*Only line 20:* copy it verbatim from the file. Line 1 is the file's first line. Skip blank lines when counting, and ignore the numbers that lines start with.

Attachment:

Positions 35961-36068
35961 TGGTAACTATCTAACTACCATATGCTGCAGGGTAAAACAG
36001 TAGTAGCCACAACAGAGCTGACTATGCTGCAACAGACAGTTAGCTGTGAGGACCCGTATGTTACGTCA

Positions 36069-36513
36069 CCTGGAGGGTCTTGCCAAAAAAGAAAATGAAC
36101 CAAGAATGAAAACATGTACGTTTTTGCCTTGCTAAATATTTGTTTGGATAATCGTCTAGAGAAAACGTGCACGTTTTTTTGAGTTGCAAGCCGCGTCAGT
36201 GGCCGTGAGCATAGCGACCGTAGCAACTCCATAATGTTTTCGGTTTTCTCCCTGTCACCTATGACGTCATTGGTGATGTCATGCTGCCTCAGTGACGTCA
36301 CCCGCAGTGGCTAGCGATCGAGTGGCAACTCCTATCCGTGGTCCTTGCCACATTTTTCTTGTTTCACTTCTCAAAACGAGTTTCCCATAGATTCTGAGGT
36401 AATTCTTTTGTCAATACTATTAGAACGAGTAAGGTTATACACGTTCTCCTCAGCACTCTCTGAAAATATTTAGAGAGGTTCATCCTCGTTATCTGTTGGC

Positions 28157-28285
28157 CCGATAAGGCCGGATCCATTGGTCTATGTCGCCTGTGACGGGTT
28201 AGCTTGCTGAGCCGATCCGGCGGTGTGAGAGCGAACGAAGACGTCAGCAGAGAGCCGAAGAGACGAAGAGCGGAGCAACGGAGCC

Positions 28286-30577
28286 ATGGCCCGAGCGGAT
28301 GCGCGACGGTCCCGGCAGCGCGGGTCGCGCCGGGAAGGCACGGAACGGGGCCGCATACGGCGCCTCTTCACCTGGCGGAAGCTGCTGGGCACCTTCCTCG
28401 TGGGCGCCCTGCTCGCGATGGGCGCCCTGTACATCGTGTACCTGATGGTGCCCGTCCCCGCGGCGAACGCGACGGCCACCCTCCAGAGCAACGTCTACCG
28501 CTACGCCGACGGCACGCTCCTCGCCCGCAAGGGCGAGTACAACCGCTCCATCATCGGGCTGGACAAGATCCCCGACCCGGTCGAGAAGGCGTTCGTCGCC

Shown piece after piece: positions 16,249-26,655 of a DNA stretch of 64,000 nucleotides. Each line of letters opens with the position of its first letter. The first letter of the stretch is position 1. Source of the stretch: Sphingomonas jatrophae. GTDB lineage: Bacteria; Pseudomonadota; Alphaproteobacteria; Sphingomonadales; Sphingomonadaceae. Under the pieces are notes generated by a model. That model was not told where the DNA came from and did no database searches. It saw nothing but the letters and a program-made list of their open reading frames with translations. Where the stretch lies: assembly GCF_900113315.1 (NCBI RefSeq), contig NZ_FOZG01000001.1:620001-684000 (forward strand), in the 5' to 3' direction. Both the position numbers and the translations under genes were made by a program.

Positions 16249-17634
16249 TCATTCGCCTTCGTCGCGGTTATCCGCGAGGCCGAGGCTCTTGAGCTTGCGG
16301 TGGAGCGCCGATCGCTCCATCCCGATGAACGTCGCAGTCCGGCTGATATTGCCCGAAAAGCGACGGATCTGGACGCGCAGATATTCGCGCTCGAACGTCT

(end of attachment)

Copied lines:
16249 TCATTCGCCTTCGTCGCGGTTATCCGCGAGGCCGAGGCTCTTGAGCTTGCGG